31. don Lamb replied, April 3, 2017 at 4:35 p.m.

    No matter the country or the system of development, a very relative few 17-19 years olds around the world are actually pros. Consider that we started developing players about 10 YEARS AGO, and I'm pretty impressed at where we are at this point. Have you seen some of the 16-18 year olds playing in MLS? Pomykal, Davies, Farfan, Ferreira, Carleton, Tabla, Adams, Mihailovic, Trusty, Cannon, Acosta, Lennon, Palmer-Brown... We're not Brazil or even Mexico at this point, but to pretend like our entire system is a complete failure is ridiculous. And what does Germany have to do with this? You think that the market for football in the US in comparable to Germany? Or any other country in the world for that matter?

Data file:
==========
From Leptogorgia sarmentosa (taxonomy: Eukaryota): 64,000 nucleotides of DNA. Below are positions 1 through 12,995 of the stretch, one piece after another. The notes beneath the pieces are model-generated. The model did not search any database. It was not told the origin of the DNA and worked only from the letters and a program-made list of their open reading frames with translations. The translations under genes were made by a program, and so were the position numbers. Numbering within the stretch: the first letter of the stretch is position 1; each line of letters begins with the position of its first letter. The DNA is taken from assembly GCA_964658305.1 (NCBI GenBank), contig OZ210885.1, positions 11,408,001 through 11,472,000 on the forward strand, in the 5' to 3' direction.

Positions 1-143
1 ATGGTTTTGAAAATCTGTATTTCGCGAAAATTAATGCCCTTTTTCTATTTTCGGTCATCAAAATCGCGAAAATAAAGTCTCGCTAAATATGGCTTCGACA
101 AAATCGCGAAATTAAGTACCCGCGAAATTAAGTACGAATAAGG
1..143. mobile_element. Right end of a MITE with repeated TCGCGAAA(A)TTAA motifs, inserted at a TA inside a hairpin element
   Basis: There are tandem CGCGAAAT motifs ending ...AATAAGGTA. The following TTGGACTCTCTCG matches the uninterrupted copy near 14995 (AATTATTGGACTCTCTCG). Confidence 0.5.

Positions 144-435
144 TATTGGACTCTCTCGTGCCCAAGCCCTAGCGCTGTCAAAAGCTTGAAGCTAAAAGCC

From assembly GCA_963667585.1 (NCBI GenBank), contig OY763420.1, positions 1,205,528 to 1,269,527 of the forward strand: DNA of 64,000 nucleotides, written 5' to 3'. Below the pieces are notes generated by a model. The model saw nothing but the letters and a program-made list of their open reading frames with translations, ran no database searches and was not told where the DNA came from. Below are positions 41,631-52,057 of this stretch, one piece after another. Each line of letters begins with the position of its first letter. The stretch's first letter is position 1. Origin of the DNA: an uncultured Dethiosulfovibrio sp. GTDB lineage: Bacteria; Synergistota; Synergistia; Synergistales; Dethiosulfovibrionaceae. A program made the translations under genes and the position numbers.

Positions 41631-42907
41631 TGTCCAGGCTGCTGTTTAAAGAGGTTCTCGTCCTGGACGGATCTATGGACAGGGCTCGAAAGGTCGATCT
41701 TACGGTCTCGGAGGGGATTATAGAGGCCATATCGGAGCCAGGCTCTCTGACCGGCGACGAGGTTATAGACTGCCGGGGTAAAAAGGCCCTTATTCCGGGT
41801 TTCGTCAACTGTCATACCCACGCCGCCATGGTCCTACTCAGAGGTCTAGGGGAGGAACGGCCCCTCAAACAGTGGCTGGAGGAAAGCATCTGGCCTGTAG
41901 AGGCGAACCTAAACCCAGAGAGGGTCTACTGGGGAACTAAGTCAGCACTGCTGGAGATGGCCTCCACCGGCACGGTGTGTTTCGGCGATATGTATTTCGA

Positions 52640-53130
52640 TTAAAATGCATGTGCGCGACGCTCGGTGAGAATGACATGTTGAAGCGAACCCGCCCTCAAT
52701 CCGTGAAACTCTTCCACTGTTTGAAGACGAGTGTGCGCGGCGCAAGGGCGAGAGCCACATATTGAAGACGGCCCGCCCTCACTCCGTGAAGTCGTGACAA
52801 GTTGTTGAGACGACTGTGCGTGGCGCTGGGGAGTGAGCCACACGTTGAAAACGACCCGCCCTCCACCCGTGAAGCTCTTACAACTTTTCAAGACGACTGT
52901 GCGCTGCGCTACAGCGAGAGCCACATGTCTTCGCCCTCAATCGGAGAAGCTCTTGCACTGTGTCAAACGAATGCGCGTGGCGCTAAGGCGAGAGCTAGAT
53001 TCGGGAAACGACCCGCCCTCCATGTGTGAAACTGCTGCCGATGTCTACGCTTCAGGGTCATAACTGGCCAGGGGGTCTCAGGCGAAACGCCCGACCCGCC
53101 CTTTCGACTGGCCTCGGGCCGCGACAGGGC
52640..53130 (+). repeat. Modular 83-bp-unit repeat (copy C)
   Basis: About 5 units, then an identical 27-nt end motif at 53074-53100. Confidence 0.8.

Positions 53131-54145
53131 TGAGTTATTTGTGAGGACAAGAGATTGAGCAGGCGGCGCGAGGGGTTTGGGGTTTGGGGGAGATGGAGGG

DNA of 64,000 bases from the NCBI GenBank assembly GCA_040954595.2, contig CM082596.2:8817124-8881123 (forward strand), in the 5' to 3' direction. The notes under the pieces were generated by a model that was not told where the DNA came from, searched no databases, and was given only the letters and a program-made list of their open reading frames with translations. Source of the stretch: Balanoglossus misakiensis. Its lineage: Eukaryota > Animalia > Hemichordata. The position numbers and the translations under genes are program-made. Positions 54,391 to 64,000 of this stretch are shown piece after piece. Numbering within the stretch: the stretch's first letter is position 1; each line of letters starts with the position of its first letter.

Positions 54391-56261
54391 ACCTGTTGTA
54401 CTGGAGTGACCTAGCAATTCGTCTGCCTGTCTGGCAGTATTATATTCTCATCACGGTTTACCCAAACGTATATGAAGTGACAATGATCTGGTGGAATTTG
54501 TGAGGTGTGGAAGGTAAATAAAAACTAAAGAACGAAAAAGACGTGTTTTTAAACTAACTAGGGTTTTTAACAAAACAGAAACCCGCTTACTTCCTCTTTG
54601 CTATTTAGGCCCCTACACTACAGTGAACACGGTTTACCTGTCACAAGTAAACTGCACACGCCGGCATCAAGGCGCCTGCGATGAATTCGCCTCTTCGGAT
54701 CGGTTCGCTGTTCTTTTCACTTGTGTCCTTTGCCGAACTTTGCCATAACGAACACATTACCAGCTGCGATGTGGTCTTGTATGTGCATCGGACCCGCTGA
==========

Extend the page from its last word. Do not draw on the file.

32. Gary Young replied, April 3, 2017 at 5:44 p.m.

    Lets put it this way. If Mls were truly developing then we would have many many more homegrown players playing meaningful minutes because fact is that Mls is 3rd tier Germany or England level or Liga Mexico 2nd division level, exactly where you can find many many 17-19 year olds playing. 10 years is plenty of time to develop top, by world standards, players. Just ask Germany, Belgium, Iceland, Japan, etc. Some on that ppayer list you gave, I have seen, and am not impressed. Giving a 10-20 playet list does not measure improvement. All variables must be taken into account to establish gains. Maybe the market isnt comparable to Germany but I am willing to bet the market for soccer in usa id stronger than in most countries.

  33. Fire Paul Gardner Now replied, April 3, 2017 at 6:21 p.m.

    Gary you say "10 years is plenty of time to develop world class players" - then cite Belgium and Germany, where they have been playing the game for 100+ years, Japan (which does not have many world class players, if any) and Iceland (same).